Today I would like to talk about a very powerful studio tracking technique, that isn’t well known, but if properly executed, will make you sound as tight as if the band was playing together.
What I am referring to is a guide track. A guide track can be thought of as the template of the song. Usually it is performed by the rhythm guitar–sometimes the keyboards, and all subsequent tracks follow this musical tour guide. The vocals should be on the guide track as well.
The easiest way to begin a guide track is simply to play and sing along using a single microphone. If you only have a few tracks (4 to 8) always leave your guide track as your last track. There are a few things that should be noted about the guide track. First you should always start the guide track with a count. Even if a single instrument will begin the song in production. A count gives all musicians that are waiting for their point to begin the starting gun for the song.
The guide track can be quickly laid down. There is no need to reach for sonic perfection on this track since it will eventually be deleted. It’s more important that the track keep the rhythm, tempo, and dynamics of the song on task. If you drift tempo on the guide track, all subsequent tracks will follow suit.
The guide track gives you the unique ability to give direction to the players waiting down the line. For example if there is a pause, or a blank spot in the song, COUNT aloud until the music starts. All players in the queue will hit that re-start point with ease and precision. You can also give verbal directions such as “play more dynamically here”, “the song slows down here”, or “there is a key change coming up”. Also if the guide track is played and sung with feeling, the future players will respond to that as well.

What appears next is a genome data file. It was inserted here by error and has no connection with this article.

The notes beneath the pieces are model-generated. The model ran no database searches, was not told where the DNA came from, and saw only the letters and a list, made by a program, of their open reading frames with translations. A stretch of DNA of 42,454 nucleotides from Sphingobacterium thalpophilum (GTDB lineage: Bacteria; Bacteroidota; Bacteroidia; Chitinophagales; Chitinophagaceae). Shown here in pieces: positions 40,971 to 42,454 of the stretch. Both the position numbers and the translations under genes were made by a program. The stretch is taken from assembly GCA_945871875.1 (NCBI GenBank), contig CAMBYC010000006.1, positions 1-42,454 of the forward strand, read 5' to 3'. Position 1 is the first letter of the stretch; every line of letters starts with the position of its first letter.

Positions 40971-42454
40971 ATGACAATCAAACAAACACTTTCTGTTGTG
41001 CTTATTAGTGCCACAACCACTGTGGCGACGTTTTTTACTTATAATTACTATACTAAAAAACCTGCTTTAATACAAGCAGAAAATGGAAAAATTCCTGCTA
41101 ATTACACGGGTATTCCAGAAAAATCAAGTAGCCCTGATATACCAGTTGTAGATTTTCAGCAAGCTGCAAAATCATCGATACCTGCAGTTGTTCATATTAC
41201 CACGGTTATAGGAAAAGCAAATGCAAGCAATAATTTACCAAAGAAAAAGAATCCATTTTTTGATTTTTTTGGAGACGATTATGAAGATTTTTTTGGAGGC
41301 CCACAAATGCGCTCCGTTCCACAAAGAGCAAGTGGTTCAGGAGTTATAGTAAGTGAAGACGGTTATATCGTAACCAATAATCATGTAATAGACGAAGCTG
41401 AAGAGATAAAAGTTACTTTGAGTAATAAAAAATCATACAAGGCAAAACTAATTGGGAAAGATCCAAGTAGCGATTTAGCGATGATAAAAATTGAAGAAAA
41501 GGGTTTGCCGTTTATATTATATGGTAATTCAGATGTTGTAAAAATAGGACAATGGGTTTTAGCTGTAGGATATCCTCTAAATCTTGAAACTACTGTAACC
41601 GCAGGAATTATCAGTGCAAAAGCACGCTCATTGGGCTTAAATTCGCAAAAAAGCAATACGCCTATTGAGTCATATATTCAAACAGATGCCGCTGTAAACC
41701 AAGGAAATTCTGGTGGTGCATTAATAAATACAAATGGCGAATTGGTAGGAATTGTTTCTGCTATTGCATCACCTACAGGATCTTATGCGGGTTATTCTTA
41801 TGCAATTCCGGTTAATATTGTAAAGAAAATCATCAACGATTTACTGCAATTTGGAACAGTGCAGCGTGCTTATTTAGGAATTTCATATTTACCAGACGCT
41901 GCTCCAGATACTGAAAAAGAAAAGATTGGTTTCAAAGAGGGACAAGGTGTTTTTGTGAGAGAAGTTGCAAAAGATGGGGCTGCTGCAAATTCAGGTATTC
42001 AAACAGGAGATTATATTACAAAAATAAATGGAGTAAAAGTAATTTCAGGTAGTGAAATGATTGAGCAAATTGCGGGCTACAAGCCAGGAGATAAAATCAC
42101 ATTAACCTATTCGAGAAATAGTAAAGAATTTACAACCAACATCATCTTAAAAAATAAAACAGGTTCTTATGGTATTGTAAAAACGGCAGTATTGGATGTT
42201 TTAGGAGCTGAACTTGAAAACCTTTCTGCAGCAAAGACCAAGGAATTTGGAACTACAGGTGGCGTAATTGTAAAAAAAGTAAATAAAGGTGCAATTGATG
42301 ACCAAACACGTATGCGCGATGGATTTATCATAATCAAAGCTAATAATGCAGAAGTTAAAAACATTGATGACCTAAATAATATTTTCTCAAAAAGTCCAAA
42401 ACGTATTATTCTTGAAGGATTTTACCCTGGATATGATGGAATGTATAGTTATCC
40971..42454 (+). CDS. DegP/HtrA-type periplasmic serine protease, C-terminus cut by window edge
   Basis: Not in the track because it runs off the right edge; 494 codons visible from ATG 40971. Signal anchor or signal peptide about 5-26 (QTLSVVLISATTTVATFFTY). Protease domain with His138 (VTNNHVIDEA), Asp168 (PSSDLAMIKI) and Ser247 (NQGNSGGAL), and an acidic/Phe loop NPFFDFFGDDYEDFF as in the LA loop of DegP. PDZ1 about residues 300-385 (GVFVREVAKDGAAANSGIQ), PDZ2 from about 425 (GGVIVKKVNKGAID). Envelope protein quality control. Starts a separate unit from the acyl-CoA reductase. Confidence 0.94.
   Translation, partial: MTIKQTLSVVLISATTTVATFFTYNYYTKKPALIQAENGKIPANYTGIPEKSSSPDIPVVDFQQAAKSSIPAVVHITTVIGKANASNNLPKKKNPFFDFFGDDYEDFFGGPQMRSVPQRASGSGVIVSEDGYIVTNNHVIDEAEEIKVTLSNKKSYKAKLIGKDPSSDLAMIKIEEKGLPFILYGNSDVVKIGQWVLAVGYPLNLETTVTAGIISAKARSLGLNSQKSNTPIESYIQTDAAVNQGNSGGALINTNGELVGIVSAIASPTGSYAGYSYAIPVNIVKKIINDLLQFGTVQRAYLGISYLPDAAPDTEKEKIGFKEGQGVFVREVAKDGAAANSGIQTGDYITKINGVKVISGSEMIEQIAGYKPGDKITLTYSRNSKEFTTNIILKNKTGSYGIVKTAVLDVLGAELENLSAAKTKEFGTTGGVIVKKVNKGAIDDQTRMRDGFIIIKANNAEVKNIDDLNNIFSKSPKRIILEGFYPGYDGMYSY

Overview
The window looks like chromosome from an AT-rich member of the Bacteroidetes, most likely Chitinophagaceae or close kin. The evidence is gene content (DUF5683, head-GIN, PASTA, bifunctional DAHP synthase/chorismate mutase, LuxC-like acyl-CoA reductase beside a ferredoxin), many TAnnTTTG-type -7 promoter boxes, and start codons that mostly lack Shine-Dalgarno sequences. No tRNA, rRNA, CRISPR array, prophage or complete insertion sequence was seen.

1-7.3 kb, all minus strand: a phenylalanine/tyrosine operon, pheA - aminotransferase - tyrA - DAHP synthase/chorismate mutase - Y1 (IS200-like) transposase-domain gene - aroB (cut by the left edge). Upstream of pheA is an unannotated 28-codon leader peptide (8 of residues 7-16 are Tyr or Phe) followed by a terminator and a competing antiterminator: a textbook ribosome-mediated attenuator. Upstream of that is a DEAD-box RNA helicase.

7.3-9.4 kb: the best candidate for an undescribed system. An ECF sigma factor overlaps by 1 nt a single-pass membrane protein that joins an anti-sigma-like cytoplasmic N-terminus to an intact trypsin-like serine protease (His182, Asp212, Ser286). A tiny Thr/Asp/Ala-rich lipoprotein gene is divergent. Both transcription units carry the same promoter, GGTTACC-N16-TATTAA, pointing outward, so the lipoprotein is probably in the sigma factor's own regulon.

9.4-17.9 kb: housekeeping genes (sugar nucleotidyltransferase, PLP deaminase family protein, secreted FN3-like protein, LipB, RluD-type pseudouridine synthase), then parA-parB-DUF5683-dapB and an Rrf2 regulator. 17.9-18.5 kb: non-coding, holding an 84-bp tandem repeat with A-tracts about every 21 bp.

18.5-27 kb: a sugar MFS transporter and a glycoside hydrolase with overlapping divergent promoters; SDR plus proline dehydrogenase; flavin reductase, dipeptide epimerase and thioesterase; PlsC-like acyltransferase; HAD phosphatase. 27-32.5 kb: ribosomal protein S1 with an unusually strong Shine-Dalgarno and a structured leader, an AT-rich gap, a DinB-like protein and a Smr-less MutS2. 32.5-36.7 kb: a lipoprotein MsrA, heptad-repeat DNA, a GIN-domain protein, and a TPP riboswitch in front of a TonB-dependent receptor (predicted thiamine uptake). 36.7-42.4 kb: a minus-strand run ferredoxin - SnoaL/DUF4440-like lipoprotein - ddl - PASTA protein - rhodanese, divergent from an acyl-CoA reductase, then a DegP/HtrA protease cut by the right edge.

Once the guide track is done, begin laying the foundations of the music–that is the rhythm, bass, and drums. All other instruments, vocals, and “sweetening” sits on top of this foundation. When the foundation is complete, begin your overdubs. This will be solos, musical hooks, and sounds that will give the song interest.
Record your vocals last. At this point, it is a matter of personal preference if you want to take down the guide track to record your vocals. Some singers do not want the distraction of the chatter that sometimes goes with a guide track. Other times the count will still be necessary because the vocals begin with or before the music.
A good guide track gives everyone who follows a well-lit pathway. It cues and gives direction, it establishes the tempo, and the attitude of the song. When you are riding atop a guide track, it is easy to hang onto the handles.